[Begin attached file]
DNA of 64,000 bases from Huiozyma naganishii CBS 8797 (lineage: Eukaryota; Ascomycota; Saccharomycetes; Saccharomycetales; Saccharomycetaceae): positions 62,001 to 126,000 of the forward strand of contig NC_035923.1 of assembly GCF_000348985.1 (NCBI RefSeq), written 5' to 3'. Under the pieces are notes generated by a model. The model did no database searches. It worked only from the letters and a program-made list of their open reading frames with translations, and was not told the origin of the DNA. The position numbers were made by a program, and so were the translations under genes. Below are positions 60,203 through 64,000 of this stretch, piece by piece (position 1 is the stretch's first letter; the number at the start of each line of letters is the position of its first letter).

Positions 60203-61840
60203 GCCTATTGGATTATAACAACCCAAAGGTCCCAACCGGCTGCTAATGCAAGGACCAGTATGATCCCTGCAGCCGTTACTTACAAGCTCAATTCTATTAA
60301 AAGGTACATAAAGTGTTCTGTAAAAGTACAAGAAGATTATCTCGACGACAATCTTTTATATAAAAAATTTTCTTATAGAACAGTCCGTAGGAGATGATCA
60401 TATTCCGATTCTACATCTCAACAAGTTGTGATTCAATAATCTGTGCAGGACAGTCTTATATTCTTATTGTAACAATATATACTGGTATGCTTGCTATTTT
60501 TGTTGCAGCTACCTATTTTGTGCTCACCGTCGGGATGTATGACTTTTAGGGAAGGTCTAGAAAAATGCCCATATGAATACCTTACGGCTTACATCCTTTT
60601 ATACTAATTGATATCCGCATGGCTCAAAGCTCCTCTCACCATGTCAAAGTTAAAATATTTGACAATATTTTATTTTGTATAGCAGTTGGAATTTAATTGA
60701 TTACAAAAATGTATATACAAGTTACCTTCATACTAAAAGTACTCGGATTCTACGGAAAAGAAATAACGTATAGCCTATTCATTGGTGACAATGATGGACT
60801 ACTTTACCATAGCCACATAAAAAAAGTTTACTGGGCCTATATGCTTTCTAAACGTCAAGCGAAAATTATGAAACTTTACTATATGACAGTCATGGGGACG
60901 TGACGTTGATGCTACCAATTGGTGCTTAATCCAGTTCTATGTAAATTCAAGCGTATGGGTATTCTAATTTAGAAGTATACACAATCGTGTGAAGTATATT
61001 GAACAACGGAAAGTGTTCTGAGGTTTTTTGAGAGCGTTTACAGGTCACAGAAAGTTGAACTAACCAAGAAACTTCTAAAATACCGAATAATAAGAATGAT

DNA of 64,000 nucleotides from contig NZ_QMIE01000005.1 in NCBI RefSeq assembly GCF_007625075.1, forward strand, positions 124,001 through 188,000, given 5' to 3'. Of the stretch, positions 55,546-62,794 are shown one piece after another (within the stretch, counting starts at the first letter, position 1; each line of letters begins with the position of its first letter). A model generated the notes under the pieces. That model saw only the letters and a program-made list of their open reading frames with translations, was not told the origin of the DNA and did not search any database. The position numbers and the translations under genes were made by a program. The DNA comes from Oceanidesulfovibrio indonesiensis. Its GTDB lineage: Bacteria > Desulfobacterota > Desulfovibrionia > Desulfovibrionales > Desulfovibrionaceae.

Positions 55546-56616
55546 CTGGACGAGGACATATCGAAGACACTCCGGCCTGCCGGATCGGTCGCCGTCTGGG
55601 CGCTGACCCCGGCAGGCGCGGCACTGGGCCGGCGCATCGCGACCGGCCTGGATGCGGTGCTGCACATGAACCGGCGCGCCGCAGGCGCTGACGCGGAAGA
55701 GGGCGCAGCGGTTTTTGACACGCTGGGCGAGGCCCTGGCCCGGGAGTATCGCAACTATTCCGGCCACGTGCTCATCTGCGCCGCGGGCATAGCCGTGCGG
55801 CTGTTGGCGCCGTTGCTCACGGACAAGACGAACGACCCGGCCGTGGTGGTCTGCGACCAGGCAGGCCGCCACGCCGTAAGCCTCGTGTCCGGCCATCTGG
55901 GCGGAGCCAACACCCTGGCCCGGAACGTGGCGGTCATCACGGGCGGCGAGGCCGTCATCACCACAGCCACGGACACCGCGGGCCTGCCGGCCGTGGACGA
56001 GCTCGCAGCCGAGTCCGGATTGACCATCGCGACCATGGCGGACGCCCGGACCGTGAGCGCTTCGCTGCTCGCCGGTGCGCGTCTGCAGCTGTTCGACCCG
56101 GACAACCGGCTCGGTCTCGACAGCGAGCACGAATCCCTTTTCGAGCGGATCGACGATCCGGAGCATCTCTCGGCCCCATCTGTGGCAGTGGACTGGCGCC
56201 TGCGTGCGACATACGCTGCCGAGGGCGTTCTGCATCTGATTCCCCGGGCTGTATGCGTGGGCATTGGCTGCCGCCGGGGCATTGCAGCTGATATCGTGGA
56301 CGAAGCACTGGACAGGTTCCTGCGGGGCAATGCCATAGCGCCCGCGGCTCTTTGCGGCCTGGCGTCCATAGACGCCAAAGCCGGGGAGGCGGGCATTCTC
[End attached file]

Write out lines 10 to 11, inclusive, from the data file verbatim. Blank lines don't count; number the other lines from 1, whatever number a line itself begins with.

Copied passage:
60901 TGACGTTGATGCTACCAATTGGTGCTTAATCCAGTTCTATGTAAATTCAAGCGTATGGGTATTCTAATTTAGAAGTATACACAATCGTGTGAAGTATATT
61001 GAACAACGGAAAGTGTTCTGAGGTTTTTTGAGAGCGTTTACAGGTCACAGAAAGTTGAACTAACCAAGAAACTTCTAAAATACCGAATAATAAGAATGAT